Paul Elliott’s review published on Letterboxd:
With precise visual compositions, incredible soundscapes and multi-layered chronicling, Seven Samurai is one of the fundamental masterpieces of world cinema. Co-written, edited, and directed by Akira Kurosawa, it's an emotional blockbuster with purposeful pacing and where even minor successes frequently come with massive sacrifices. The narrative observes a rural community of farmers that engage seven samurai to deter outlaws from murdering their families and looting their harvests, and they are prudently represented as imperfect and just attempting to survive.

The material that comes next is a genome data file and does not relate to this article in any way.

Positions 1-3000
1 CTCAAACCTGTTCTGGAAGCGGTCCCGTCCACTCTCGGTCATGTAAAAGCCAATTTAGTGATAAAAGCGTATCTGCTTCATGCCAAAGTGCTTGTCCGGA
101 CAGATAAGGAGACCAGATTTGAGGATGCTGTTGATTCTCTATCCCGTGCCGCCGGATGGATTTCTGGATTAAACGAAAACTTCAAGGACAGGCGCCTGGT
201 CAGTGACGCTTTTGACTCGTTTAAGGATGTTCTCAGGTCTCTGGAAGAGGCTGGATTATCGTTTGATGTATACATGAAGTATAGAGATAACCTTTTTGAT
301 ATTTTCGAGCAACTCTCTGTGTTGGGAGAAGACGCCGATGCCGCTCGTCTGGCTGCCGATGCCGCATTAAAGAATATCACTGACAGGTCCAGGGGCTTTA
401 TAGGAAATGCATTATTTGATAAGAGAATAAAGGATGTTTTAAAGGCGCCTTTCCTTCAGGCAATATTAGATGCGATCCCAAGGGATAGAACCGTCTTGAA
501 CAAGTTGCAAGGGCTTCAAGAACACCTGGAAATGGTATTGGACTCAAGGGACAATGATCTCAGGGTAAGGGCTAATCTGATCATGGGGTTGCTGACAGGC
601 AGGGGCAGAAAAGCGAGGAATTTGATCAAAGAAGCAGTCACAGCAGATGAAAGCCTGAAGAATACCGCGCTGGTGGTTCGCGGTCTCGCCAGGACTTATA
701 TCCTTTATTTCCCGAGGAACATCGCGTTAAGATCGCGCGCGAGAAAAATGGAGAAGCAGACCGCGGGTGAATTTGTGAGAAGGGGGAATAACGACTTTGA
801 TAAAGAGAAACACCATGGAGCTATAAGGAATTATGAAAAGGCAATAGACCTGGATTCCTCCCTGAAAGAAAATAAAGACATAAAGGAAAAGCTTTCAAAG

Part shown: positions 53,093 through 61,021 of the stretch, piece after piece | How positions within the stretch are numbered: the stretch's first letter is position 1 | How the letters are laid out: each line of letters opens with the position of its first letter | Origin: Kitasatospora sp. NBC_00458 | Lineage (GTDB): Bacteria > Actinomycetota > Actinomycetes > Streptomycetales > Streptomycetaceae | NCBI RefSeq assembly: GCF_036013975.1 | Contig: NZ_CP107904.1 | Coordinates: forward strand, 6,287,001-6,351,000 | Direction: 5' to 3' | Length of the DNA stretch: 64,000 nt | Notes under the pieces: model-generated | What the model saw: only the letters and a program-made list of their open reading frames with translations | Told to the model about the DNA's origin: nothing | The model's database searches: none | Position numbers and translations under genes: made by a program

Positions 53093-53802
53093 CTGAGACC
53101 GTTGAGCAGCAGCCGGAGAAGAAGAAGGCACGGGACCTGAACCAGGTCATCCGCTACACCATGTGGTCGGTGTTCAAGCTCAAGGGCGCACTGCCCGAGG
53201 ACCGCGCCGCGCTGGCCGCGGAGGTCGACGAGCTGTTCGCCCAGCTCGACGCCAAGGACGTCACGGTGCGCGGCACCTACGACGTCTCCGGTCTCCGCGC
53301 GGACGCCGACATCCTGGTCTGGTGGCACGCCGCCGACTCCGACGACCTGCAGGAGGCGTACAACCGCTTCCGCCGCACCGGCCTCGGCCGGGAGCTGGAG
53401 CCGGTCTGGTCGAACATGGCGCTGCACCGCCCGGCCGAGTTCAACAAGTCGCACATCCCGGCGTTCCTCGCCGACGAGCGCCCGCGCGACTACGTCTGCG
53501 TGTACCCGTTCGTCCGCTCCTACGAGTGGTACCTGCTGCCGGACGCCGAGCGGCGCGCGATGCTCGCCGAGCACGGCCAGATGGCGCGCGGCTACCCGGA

The movie moves rapidly and removes any unnecessary exposition, and the final three-day assault which assumes the last hour of the film incorporates some of the most remarkable sequences ever shot. Kurosawa masterfully outlines it all, and his presentations of the samurai readying for this conclusive conflict renders it all the more meaningful. The Seven Samurai is stacked with stunning accomplishments and extraordinary character development, and everything is handled with a pristine appreciation for authenticity.